This is the last American soldier to leave Afghanistan

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This is the last American soldier to leave Afghanistan
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This is the last American soldier to leave Afghanistan
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The last soldier to leave Afghanistan on the day the U.S. concluded its 20-year war has been identified as Major General Chris Donahue, commander of the U.S. Army 82nd Airborne Division, XVIII Airborne Corps. Donahue was one of the commanders on the ground leading the evacuation mission.

The final order Donahue gave was “flush the force,” which was sent out over a chat message system.  At the time, there were five C-17 planes on the ground, all of which took off within 10 minutes of Donahue’s order.  Each of the C-17s carry about 105 passengers, suggesting there were about 500 to 600 troops on the ground at that point.

General Kenneth F. McKenzie, the commander of the U.S. Central Command, said Monday that the last U.S. aircraft left Afghanistan on August 30 at 3:29 p.m. ET, or 11:59 p.m. in Kabul.

The Defense Department’s communications wing, DVIDs, released a photo of Donahue boarding a C-17 cargo plane at the Hamid Karzai International Airport in Kabul, Afghanistan. Also on board was Chargé d’affaires Ross Wilson.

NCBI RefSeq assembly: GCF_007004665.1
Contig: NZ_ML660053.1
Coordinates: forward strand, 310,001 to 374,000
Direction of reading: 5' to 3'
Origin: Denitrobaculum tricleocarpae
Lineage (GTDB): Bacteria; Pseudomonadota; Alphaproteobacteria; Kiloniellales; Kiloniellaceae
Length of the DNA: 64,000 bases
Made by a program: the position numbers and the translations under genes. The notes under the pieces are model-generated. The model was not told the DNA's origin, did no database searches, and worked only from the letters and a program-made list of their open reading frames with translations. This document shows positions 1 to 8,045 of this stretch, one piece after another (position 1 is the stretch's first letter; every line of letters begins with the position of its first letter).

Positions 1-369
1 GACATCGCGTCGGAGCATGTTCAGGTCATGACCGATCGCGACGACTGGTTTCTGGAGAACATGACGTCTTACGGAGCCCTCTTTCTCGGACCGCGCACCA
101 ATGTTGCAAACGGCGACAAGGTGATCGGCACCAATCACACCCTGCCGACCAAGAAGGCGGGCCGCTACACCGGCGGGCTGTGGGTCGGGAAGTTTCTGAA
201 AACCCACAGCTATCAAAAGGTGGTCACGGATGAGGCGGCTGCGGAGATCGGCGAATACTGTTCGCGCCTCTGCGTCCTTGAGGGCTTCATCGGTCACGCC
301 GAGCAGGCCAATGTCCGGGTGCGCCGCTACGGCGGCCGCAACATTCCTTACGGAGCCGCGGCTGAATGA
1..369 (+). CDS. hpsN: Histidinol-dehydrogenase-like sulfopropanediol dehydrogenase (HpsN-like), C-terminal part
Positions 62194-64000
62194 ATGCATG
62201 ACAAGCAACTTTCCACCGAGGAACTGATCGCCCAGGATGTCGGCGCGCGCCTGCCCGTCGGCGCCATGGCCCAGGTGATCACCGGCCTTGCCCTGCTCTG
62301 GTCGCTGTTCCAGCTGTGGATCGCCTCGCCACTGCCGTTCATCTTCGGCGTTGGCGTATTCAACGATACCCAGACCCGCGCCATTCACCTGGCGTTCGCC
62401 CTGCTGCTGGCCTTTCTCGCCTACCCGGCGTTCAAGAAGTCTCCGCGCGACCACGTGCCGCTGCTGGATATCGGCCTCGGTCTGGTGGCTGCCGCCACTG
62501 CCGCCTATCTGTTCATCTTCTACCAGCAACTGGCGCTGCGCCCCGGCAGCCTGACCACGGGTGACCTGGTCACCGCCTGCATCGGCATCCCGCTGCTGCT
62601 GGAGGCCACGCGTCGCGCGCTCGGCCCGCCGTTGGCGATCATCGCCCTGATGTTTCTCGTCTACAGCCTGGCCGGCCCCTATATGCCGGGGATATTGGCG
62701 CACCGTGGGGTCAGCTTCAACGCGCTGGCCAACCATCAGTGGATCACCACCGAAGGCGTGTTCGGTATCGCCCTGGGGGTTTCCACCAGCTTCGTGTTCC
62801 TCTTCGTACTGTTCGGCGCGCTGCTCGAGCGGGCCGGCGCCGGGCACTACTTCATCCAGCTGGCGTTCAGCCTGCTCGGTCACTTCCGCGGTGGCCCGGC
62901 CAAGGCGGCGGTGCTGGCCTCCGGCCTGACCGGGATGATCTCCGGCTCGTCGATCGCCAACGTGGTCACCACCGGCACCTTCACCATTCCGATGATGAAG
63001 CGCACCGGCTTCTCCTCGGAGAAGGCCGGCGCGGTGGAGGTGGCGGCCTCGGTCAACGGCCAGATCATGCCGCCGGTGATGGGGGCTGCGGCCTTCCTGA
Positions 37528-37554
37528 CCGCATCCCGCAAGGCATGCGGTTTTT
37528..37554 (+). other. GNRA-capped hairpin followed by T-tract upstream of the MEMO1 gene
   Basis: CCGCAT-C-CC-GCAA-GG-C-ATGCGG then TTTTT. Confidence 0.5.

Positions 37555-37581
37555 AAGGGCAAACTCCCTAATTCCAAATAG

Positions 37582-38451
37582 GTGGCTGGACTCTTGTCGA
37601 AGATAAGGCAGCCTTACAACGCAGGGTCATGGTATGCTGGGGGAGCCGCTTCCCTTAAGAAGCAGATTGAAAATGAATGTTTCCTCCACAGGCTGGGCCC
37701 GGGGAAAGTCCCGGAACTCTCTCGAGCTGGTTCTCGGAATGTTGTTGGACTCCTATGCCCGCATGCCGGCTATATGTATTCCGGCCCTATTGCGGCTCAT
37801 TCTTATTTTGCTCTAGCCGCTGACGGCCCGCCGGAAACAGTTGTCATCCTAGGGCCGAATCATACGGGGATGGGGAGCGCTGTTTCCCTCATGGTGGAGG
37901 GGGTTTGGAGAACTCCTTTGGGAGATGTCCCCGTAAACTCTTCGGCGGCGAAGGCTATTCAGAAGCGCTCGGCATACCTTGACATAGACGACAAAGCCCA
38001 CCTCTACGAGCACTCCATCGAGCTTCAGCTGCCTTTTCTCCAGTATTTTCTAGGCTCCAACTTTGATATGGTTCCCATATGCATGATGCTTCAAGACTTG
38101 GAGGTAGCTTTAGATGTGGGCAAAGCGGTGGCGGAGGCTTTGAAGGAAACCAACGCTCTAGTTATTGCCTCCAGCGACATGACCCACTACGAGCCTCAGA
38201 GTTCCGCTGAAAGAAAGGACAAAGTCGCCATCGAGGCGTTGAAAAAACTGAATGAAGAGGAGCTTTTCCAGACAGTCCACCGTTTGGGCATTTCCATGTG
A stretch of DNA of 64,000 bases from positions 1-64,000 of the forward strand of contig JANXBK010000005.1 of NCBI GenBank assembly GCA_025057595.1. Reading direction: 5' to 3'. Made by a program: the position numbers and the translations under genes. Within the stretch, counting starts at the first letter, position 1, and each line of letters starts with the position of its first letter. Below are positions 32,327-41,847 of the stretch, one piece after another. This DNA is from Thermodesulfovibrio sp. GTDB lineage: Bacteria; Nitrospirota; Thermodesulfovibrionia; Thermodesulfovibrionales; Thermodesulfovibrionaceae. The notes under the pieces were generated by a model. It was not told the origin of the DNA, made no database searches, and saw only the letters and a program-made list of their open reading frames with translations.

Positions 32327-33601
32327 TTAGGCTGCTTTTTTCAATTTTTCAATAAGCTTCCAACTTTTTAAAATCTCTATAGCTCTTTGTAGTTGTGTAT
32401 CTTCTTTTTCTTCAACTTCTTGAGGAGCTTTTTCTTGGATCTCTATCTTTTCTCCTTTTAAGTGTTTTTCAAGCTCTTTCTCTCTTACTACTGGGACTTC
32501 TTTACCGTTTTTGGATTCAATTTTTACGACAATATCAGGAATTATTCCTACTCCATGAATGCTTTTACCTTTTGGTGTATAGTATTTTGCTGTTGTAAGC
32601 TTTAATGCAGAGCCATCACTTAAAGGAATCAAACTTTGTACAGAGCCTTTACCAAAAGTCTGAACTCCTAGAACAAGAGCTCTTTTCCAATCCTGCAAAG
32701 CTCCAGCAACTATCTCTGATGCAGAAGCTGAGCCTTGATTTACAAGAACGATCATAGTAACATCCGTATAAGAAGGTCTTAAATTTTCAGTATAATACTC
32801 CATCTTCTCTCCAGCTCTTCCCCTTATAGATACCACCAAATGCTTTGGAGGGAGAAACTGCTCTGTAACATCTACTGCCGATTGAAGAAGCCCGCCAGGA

Donahue and U.S. Forces Afghanistan Forward commander Rear Admiral Peter Vasely ran the evacuation operation that started August 14 and evacuated more than 122,000 individuals, including 6,000 U.S. citizens. McKenzie admitted Monday that not everyone who wanted to get out of Afghanistan got out, but said he was proud of the U.S. troops who, under the leadership of Donahue and Vasely, evacuated so many.

Donahue was serving in the Pentagon on September 11, 2001. He first deployed to Afghanistan in 2002, and this was his fourth time in Afghanistan. He spent much of his career as a special operator in Iraq and Syria.

You can read the rest of Caroline Linton, David Martin and Eleanor Watson’s article at CBSnews.com

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